We also found that the phase of the BSISO strongly affects LPS precipitation. Rainfall associated with northern LPSs is significantly increased during BSISO phases 5, 6, and 7 and significantly reduced during phases 1, 2, and 3. This has a profound impact on the composite rainfall maximum – which is 51 % higher than the all-LPS mean during phase 5 and 39 % lower than the all-LPS mean during phase 2. For southern LPSs, even though their mean rainfall is much lower, the absolute effect of the BSISO is comparable to that for northern LPSs, although this is shifted through two phases on account of their different mean latitudes so that rainfall is increased during phases 3, 4, and 5 and reduced during phases 7, 8, and 1. This results in much larger fractional changes: the composite maximum is more than twice as high during phase 5 as in the all-LPS mean.
By linearising the anomalous moisture flux convergence associated with LPSs during phase 5, we showed that the large rainfall anomalies are explained by changes imparted by the BSISO on monsoon circulation, rather than moisture. Using the ω-forcing equation and quasi-geostrophic theory, we further narrow this down to the result of changes to the vertical structure of vorticity of the monsoon by the BSISO, as opposed to changes in the thermodynamic structure or large-scale diabatic heating from additional convection.
We then used the case of northern LPSs occurring during BSISO phase 5 to investigate the how the BSISO affects internal LPS dynamics. We found that the vertical structure of anomalous vorticity – that is the difference in vorticity between phase 5 LPSs and all LPSs – could be separated into two distinct components: that provided directly by the BSISO and that arising from a non-linear interaction between the LPS and the BSISO. The background BSISO term is broad in scale and persists through much of the troposphere but is relative weak; in contrast, the non-linear term is strongly confined to the centre of the LPS where it is strongest in the boundary layer and does not penetrate much into the troposphere. We suggested two hypotheses for the origin of this non-linear term: firstly, that it arises due to the approximately quadratic relationship between near-surface winds and frictional convergence (Smagorinsky, 1963) and secondly, that the LPS is responding to the increased barotropic instability of the background state.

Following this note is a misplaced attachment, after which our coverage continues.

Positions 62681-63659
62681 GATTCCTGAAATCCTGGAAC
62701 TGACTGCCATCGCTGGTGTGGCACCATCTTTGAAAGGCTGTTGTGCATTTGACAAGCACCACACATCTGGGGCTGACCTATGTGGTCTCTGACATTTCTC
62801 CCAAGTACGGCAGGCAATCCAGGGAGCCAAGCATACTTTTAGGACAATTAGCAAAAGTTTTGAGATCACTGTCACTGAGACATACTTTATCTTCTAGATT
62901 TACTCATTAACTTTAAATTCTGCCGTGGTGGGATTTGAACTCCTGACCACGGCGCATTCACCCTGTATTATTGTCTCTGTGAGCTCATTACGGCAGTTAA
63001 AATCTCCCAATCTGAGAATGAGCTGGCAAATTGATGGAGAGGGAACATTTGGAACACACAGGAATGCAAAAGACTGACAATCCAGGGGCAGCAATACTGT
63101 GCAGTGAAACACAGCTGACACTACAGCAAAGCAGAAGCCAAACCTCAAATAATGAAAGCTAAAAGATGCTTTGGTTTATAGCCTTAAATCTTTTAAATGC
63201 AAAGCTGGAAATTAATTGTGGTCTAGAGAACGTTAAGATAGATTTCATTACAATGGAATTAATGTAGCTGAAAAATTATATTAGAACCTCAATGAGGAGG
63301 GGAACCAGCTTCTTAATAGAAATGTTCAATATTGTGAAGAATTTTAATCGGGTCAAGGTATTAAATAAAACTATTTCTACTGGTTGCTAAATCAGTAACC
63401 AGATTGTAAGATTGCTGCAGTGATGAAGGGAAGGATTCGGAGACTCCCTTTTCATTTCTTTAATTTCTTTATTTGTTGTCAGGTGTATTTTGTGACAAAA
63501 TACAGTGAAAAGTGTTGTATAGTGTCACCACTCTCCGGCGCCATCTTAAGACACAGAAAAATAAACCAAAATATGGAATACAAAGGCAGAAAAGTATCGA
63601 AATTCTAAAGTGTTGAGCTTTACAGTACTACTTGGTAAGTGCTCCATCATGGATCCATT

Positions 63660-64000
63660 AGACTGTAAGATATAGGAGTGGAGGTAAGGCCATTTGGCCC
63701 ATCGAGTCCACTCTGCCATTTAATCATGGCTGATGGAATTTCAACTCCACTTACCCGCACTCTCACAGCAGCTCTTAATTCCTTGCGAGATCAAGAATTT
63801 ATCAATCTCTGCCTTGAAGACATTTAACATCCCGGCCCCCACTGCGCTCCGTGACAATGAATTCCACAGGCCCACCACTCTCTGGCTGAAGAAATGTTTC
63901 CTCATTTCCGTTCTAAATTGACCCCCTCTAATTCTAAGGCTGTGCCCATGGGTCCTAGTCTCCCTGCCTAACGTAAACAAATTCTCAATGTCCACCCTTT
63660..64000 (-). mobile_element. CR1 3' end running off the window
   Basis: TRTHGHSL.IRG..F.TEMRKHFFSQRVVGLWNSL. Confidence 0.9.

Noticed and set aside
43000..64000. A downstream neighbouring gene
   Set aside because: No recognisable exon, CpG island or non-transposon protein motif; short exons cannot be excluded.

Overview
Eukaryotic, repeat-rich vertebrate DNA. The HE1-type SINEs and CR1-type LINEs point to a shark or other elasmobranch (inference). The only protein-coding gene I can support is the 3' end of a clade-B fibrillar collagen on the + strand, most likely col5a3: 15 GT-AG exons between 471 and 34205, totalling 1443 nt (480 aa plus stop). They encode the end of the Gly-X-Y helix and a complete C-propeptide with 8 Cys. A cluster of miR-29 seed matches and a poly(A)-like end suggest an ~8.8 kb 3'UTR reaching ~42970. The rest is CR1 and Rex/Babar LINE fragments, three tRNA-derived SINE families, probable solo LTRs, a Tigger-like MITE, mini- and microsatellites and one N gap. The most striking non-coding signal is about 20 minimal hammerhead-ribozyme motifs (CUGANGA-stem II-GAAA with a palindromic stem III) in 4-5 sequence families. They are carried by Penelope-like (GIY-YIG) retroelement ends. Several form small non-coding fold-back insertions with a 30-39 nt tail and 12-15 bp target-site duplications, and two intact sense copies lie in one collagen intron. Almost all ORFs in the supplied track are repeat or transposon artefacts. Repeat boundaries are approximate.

We found that both hypotheses were valid, with the barotropic instability argument likely to explain increased vorticity in the lower troposphere and the frictional convergence argument likely to explain the increased vorticity in the boundary layer. Similarly separating anomalous convergence into BSISO and non-linear contributions, we showed that both were important in the boundary layer and that the BSISO contribution was in fact only slightly weaker. Future work could employ targeted modelling to understand the relationship between and relative importance of these two sources of convergence and low-level vorticity.
Finally, we computed anomalous vortex stretching terms by multiplying these anomalous convergence terms with the total vorticity. The convergence associated with the BSISO background state is mostly centred on the LPS, as is its related stretching, which we suggest results in increased LPS intensity. In contrast, the stretching associated with the non-linear term occurs off-centre, to the west, where we argue it supports the anomalously fast northwestward propagation of phase 5 LPSs. Further exploration of the role of the interaction between anomalous vortex stretching and anomalous steering winds in driving anomalous LPS propagation in different BSISO phases is left for future work.
All data used are freely available with repository links given in Sect. 2.
The supplement related to this article is available online at: https://doi.org/10.5194/wcd-3-1341-2022-supplement.
KMRH performed the data analysis and led the conceptual design and drafting of the manuscript following discussion with AGT. The manuscript was iterated by AGT, who also procured the funding for the work.
The contact author has declared that neither of the authors has any competing interests.